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In addition to the wonderful post above...
The most influential epistolary writer who pre-dates those mentioned is St. Paul (Paul of Tarsus, 6 - 67 A.D.), whose letters founded and spread Christianity.
His letters include at least 13 "books" (some say 16) in the New Testament:
Epistle (Epistula) to the Romans; First Epistle to the Corinthians; Second Epistle to the Corinthians; Epistle to the Galations; Epistle to the Ephesians; Epistle to the Phillipians; Epistle to the Colossians; First Epistle to the Thesssolonians; Second Epistle to the Thessolonians; First Epistle to Timothy; Second Epistle to Timothy; Epistle to Titus; Epistle to Philemon.
Although these are rarely canonized individually as "literature," collectively they are irreplaceable. In fact, Michael H. Hart, in his book The 100 Most Influential Persons in History (1978), ranks St. Paul #6, the highest ranking Western "author" on the list. Enotes says:
Paul's influence on Christian thinking arguably has been more significant than any other New Testament author.
The first epistolary authors were Samuel Richardson (1689–1761), whose Pamela (1740) and Clarissa (1747–48) were extremely popular, and which established a taste for fiction. At the same time, Henry Fielding (1707–1754), after writing a brief epistolary novel, Shamela (1741), which was based satirically on Pamela, embarked on straightforward narratives, publishing Joseph Andrews (1742), Jonathan Wild (1743), Tom Jones (1749), and Amelia (1751). Ever since these writers wrote in this fashion, this genre of narrative fiction has flourished, and continues to flourish in our own day. Some of the most popular literature today is in the epistolary style, since the art of the letter adds such a personal and emotional touch.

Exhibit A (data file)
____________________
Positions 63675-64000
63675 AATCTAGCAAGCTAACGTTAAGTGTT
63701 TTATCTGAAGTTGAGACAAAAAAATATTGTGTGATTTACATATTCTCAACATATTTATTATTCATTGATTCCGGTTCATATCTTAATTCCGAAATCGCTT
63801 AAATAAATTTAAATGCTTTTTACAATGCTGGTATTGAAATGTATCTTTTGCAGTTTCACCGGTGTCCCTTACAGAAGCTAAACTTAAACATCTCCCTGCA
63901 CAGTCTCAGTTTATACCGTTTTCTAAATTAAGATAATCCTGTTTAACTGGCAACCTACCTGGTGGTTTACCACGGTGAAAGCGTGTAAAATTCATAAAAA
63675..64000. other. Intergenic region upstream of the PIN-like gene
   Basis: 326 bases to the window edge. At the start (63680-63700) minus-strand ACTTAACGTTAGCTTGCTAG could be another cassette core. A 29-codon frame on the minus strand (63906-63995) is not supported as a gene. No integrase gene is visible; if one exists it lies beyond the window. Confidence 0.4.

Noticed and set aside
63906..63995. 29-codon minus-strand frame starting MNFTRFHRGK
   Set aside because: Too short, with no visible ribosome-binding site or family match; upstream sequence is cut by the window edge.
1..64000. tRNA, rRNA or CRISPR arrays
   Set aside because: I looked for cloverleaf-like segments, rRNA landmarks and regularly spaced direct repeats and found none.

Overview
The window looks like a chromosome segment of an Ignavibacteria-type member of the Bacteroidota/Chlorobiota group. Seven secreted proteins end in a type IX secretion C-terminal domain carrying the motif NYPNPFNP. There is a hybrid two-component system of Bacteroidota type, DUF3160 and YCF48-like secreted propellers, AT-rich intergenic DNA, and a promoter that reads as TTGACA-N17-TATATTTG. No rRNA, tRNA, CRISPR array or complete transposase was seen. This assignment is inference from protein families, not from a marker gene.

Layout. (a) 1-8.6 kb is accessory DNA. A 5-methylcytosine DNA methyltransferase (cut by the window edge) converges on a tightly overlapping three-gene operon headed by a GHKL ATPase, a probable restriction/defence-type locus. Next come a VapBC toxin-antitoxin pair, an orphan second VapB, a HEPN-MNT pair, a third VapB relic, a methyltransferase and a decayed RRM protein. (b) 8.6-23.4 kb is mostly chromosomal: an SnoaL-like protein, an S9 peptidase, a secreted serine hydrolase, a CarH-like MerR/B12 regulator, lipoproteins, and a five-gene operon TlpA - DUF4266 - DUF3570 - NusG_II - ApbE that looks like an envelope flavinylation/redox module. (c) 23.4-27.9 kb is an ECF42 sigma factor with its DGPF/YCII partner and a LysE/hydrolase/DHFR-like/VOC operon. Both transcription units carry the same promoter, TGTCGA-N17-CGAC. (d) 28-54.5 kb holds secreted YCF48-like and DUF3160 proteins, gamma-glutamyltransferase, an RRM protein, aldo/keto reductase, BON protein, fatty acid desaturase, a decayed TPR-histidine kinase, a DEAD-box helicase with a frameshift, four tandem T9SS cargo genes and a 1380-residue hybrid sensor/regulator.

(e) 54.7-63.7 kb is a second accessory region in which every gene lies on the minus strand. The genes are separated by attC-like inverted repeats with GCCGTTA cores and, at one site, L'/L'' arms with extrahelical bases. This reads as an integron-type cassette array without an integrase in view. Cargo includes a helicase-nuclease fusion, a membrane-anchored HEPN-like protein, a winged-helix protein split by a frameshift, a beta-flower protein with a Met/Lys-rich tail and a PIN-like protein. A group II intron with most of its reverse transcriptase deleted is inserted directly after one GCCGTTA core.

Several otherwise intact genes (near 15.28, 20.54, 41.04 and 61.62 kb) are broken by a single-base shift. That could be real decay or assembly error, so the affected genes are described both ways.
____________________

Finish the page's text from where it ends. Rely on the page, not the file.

The beginning of epistolary fiction is known to date from the publication of the first epistolary novel Pamela, or Virtue Rewarded by Samuel Richardson in 1740. This novel had a great success particularly among women. It was followed by Clarissa in 1748. But, since your question addresses "writing" in general , you might cite epistolary autobiographies such as Turkish Letters by Lady Mary Wortley Montagu, and published in 1763 right after her death.
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